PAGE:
At a Glance


Explore the official beginning of U.S.-Japan international relations.

Professor Susan Smulyan, Heather Velez, and the Center for Digital Initiatives, Brown University

Perry Visits Japan

Woodcut, America Torai Okatame Ezu, 1853, Perry Visits Japan

This website brings together two unique historical holdings with the work of students to highlight the cultural interaction between Japan and the U.S. in the 19th century. The first holding is a 12-panel painted Japanese scroll by an anonymous artist that illustrates U.S. Navy Commodore Matthew Perry's 1854 landing in Japan, the first official contact between the two countries and the beginning of Japan's emergence as a world power. The second holding is a set of six lithographs by William Heine, the official artist of the Perry expedition, that depicts an American view of the events of Perry's landing.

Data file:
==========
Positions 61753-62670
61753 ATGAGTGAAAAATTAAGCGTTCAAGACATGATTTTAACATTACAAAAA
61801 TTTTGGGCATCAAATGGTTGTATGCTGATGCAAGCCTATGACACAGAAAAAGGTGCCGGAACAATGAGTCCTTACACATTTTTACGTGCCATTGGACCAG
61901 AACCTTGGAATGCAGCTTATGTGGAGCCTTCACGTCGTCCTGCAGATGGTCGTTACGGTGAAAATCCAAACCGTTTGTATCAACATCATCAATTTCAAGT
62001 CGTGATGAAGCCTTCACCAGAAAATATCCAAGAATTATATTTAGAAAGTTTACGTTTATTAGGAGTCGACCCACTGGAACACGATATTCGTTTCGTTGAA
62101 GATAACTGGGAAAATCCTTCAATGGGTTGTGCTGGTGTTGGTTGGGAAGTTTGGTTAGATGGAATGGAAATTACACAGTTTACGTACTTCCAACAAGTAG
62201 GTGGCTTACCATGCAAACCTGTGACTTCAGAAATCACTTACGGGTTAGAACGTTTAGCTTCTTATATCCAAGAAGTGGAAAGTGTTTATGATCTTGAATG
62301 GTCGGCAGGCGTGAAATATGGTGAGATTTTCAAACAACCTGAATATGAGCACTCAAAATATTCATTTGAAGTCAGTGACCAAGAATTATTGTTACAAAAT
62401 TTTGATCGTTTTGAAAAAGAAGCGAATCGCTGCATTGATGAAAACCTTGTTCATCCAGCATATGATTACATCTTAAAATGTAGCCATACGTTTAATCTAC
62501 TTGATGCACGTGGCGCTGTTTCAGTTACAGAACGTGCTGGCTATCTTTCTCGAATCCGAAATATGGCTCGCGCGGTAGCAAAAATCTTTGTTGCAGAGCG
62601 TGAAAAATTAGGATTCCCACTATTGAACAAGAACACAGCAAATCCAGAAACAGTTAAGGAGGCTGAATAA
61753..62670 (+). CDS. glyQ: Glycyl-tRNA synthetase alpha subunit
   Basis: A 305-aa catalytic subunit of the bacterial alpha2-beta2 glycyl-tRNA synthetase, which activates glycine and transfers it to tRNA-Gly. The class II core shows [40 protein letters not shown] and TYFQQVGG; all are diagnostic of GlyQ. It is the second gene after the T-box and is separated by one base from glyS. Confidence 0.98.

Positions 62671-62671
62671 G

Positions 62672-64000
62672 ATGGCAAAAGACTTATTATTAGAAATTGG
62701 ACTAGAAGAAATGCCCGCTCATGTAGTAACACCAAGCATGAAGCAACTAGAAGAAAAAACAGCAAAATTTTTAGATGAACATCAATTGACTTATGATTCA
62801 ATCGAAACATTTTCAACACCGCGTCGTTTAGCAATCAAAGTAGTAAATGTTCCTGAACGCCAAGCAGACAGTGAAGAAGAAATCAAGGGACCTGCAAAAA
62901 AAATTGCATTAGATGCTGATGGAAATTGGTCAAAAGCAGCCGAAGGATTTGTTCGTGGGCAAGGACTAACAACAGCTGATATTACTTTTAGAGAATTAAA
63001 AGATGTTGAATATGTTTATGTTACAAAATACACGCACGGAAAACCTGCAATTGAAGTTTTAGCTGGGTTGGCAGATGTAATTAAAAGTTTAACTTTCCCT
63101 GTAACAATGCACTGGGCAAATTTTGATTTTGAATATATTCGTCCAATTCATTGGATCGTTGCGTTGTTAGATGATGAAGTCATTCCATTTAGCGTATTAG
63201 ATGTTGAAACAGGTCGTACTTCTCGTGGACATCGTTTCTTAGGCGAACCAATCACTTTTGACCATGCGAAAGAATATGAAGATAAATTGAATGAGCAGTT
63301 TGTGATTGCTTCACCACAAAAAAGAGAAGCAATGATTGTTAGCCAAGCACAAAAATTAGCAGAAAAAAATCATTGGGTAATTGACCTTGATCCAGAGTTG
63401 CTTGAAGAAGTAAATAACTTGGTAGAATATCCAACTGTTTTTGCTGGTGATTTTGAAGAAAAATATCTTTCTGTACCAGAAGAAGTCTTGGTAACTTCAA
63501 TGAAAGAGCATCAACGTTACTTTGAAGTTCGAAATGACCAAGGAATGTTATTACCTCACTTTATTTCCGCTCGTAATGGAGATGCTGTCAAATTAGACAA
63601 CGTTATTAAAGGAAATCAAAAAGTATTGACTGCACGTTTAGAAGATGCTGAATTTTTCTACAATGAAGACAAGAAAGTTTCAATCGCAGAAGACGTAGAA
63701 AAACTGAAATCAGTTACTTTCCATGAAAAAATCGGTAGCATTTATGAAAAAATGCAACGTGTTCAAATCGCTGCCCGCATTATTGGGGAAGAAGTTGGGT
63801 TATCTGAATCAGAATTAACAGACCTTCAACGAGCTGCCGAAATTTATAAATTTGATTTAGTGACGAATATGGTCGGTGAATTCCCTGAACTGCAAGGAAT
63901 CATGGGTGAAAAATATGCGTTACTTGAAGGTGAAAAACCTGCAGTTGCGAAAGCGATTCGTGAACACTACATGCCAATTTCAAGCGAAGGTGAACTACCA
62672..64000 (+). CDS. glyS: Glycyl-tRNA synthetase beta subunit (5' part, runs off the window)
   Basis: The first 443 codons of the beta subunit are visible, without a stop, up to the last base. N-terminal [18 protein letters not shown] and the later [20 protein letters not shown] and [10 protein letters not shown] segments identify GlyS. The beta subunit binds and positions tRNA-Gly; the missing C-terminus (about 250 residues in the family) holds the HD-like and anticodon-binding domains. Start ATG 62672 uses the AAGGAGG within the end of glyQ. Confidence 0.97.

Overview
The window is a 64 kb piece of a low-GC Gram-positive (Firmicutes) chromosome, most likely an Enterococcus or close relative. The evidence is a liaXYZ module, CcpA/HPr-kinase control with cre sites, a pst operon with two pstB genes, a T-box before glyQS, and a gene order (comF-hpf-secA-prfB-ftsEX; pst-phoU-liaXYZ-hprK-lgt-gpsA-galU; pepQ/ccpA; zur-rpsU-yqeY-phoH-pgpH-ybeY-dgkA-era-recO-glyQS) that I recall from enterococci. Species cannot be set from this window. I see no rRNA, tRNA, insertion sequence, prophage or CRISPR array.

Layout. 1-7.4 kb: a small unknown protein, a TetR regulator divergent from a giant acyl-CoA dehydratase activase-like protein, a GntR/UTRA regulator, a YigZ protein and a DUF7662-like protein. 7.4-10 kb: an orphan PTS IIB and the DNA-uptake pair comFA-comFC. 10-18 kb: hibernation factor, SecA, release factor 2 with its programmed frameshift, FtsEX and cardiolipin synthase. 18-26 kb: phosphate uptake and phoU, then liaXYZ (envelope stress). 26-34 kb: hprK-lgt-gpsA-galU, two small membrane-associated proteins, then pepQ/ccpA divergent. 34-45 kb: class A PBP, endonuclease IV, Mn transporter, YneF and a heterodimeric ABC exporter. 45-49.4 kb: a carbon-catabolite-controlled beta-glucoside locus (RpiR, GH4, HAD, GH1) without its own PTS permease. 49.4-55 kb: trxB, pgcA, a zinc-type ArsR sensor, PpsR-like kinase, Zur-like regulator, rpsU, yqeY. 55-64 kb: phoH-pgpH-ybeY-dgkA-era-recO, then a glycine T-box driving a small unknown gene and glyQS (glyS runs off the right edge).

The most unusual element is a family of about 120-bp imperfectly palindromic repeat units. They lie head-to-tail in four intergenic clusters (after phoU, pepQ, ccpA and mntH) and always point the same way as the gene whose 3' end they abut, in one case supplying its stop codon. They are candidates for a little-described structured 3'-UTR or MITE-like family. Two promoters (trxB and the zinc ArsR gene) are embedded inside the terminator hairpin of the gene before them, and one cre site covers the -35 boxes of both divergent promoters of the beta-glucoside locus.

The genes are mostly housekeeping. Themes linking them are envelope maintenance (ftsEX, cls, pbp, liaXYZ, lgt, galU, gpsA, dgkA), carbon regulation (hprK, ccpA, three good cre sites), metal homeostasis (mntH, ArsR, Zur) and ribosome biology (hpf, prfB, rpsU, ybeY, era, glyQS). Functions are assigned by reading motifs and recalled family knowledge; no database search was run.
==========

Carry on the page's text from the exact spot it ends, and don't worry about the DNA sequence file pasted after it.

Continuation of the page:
In addition, there are images of three Japanese broadsides about the visit, often accompanied by student essays interpreting the images, and excerpts from the official narrative and essays by accompanying officers—including two from Commodore Perry's accounts and one from Heine's account. Also included are a bibliography with seven books, one journal article, and three links to related websites. For teachers, there is a sample lesson plan (10th grade) using the website. A useful resource for anyone interested in Perry's visit to Japan or for those researching Japanese-American relations or cultural contact.